Choosing Your Path
Shifting from military life can be a delicate transition, especially if you served for many years or have retired for medical reasons. It is during this time that many veterans find themselves at a crossroads which can lead them down a path of health and success, or a route to addiction and self-destruction. The choices made at the beginning of this journey will create the foundation of that path, which is why it is so crucial to be properly educated on the hurdles, pitfalls and support resources that await.
Plan For Success
The first phase of preparation should be getting your separation requirements and budget squared away. The Transition Assistance Program has a wealth of tools and resources that can help guide you through the separation process. Schedule a meeting to go over your options and what needs to be planned in advance.
Creating a manageable and realisitc budget is an important factor for establishing and maintaining a successful lifestyle. There are some easy to use, free budgeting websites that can get you started or you can consult an expert that understands how to work with medically retired military benefits.
Staying busy can be an essential tool for avoiding post-military life hazards. Many medically retired veterans are able to find fulfilling work in the civilian sector. A new career can be a great way to keep yourself occupied, meet new friends, build professional networks and supplement your retirement income. There are staffing agencies that cater specifically to veterans and can find work that ties into your military job experience. While security and law enforcement are the obvious examples, you may also be able to find a career in sectors like health (much of the staff at Warriors Heart are veterans), education, tech and more.
Hobbies can also be a great avenue for keeping busy after military retirement. Many veterans channel their thoughts and emotions into projects like art, construction, music, even gaming. Don’t think of a hobby as an escape, use them as an opportunity to create a cathartic experience that allows you the freedom to explore yourself in a safe space.
The Power of Discipline
With retirement comes more freedom and that can come as a shock to veterans that have been serving for many years. Keeping a healthy level of discipline in civilian life will help keep you on the path to a fulfilling new chapter. If you find yourself slipping into bad habits, don’t be afraid to reach out to friends and professional help that can get you back on track.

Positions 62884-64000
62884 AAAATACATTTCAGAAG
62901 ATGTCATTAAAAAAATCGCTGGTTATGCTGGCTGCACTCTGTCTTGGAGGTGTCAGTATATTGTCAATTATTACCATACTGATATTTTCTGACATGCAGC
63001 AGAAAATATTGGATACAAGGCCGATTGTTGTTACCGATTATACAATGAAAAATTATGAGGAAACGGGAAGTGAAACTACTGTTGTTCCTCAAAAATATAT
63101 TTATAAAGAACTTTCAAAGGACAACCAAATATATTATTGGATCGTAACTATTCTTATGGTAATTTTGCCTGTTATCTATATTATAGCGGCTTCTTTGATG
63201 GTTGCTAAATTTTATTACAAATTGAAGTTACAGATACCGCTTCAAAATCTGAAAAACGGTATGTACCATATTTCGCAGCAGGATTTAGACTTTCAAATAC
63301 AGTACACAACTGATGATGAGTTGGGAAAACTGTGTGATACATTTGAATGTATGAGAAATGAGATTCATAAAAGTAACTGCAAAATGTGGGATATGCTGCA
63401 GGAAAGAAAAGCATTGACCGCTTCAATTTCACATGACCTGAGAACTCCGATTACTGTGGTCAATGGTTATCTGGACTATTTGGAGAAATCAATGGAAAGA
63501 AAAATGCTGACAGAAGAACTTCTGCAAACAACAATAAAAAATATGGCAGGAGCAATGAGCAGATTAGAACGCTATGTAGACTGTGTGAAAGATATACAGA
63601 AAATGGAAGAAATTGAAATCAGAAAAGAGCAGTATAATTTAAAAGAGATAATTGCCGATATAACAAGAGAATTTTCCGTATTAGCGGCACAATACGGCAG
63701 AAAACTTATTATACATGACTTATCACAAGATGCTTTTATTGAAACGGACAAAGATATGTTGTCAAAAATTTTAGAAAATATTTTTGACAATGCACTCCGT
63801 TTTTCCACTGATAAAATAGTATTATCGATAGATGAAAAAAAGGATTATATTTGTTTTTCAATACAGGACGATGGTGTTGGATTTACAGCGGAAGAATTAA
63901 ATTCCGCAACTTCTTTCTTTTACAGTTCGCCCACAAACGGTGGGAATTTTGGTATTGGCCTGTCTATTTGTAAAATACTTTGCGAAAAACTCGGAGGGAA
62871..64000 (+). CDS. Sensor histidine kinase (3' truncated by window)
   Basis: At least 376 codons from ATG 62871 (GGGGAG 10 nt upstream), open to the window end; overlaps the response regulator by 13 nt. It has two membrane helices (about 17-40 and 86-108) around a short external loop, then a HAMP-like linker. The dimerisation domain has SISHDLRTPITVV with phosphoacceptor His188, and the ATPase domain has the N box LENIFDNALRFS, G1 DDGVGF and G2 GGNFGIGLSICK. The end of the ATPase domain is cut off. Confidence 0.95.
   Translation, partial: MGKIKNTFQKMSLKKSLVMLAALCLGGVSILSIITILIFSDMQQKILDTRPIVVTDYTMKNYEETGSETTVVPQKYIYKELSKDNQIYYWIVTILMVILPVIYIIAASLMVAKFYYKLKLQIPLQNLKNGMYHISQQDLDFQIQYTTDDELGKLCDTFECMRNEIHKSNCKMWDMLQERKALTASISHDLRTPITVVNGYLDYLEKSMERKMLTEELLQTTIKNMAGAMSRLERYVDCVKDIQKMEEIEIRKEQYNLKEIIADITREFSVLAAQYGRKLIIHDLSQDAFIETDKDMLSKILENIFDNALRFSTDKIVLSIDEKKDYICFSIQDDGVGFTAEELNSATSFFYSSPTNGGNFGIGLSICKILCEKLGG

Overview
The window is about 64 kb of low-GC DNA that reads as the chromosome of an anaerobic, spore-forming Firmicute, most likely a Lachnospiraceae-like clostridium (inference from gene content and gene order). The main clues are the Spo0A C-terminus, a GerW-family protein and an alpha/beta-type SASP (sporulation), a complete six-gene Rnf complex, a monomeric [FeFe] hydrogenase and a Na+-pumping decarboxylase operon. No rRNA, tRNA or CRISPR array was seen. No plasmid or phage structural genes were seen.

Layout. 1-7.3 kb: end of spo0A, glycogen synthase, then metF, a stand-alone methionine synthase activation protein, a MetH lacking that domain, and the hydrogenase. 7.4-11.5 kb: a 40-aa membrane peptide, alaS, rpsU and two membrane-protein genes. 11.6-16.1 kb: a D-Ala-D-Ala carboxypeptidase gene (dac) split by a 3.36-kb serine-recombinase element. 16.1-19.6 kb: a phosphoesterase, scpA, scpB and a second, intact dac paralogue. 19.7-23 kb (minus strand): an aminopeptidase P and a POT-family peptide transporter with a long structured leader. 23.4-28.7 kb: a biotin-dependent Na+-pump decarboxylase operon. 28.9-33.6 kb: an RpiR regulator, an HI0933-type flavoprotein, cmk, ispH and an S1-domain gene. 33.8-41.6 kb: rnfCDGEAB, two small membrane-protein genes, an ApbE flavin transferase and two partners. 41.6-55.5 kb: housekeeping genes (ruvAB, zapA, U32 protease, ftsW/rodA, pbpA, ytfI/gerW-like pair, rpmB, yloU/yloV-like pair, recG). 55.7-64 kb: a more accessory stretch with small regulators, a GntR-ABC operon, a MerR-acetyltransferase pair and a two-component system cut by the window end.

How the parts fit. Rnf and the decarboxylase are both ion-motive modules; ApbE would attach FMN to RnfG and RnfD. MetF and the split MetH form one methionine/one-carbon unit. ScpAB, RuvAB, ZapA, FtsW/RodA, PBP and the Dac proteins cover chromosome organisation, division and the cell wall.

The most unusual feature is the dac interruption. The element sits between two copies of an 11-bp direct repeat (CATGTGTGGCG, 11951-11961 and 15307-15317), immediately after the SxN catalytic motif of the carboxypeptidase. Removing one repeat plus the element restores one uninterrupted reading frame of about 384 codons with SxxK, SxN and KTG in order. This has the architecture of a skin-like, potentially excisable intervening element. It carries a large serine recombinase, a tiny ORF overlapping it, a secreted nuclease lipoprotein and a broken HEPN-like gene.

Strength in Numbers
No one needs to be an island. Many veterans have experienced the stigma that seeking mental and emotional support is a sign of weakness. Seeking mental and emotional support should be no different than knowing that your buddies and unit have your back in any other kind of situation. PTSD and depression are powerful forces that can’t be overcome by sheer willpower. If you feel like you are having trouble adjusting to civilian life or are feeling the weight of emotional and mental issues, you should seek professional help. Experts can help you regain a foothold in your life and teach you the tools that are necessary to cope with post-military life.
Strength Through Healing
Remember that the decisions that you make during this transitional period will have a major effect on how you pivot into your new life. Understand your options, plan for the future, enjoy the present and don’t be afraid to seek out help when you need it. If you would like to learn more about transitioning to civilian life or how to deal with PTSD, addiction or depression, please reach out to the professionals at Warriors Heart.